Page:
I knew a little—very little—about Bali. In our last year of school, a surf-chick girlfriend had told me she was going there as soon as we’d finished our final exams, probably to live. I was dumbstruck. She gave me an impossibly exotic address where I could write to her: Poste Restante, Denpasar, Bali. A few years later we hooked up again in London and she told me about the huts in the jungle next to the perfect waves, the gorgeous, friendly people

and the fragrant aroma of frangipanis, satay sauce and clove cigarettes. Albe Falzon had also told me stories about the mystical aura of the place and the incredible waves that he had found on the lonely Bukit Peninsula.

I still vividly recall the excitement as the plane broke through the clouds on descent and we saw glistening waves breaking along the coastal cliffs to the south and to either side of the runway. And then smelling that intoxicating mix I’d heard about as soon as we disembarked and hit the tarmac, followed by the craziness of the tiny terminal, and waiting forever for

our surfboards to appear, and the pandemonium outside as the porters and bemo drivers hustled for our buck. I loved it immediately. My ex, my now-you-see-it-now-you-don’t editor’s job and my whole shitty year in Sydney dissolved into ancient history. This was now; this was Bali.

We sat in the back of a three-wheeled bemo, facing each other on benches on either side, our boards and bags stacked down the middle. I peered through the small barred window at the driver in the cabin, surrounded by garish ornaments hung from the rear-vision mirror and the roof, jabbering away to his offsider in the passenger seat, one eye occasionally on the narrow sealed section of road, his hand never far away from the horn.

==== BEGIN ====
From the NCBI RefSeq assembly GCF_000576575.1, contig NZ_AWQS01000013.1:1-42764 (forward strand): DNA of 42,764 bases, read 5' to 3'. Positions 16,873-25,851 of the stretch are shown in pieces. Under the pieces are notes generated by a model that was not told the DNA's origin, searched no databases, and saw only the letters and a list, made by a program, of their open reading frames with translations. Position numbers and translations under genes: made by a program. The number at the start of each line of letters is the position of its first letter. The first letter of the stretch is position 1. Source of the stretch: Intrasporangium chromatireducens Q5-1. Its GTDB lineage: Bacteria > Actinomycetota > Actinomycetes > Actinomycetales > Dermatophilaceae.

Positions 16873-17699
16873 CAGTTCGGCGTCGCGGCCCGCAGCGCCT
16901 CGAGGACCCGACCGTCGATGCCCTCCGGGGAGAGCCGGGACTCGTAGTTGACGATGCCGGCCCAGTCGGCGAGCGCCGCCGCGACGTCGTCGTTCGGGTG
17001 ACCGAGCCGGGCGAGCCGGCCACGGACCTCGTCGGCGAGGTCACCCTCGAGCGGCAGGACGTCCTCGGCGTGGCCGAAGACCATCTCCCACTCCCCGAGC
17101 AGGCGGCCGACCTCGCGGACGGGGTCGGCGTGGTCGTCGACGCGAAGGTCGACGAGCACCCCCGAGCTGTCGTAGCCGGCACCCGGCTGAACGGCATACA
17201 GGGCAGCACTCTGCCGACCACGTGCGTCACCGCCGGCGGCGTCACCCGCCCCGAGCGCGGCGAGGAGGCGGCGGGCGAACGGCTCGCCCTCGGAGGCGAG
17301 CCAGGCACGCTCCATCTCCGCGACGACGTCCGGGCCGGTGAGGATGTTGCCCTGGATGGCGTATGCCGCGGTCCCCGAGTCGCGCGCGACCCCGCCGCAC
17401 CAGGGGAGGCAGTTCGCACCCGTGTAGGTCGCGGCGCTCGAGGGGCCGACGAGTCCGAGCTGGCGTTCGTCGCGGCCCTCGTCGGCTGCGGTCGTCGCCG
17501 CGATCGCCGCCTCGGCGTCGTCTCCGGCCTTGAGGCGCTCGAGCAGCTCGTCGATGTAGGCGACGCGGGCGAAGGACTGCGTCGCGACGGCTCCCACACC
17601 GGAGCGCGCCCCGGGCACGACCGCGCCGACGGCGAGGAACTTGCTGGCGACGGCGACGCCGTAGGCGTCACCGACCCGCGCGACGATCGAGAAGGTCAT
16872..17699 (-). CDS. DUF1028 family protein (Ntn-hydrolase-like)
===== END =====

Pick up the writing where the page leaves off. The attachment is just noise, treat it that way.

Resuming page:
Our unofficial tour leader was Brian Singer, the co-founder of Rip Curl Surfboards and Wetsuits, a new company running out of Torquay, Victoria, near the famous Bells Beach. Brian had been to Bali for the first time the previous year, so he knew the ropes, and this year he’d brought along some of his employees and some of Torquay’s better young surfers. When we arrived at Kodja Inn, not far from the beach on Jalan Pantai, the first thing the Torquay surfers did was unpack their boards and start waxing the decks and fastening cords to fibreglass loops on the tail that they would then attach to their legs by means of an adhesive strip.

By contrast, no unpacking of my single board was necessary. It had travelled naked, a solitary ‘FRAGILE’ sticker pasted to its bottom. The previous year, in my first international travels, I had surfed all over France, Spain, Portugal and Cornwall, but I had never seen a board bag or a leg rope. After we had all enjoyed a warm-up surf in the friendly beach-break waves at the end of the track, Singer took me aside and suggested that since the swell appeared to be rising and we might surf the sensational new reef-break discovery, Uluwatu, in the morning, it would be advisable for me to use one of his leashes so that I wouldn’t smash my only board on the reef.

‘But I haven’t got one of those thingies,’ I protested.

‘A rovings loop,’ he supplied. ‘After dinner I’ll take you over the way to meet a guy who should be able to fix that for you.’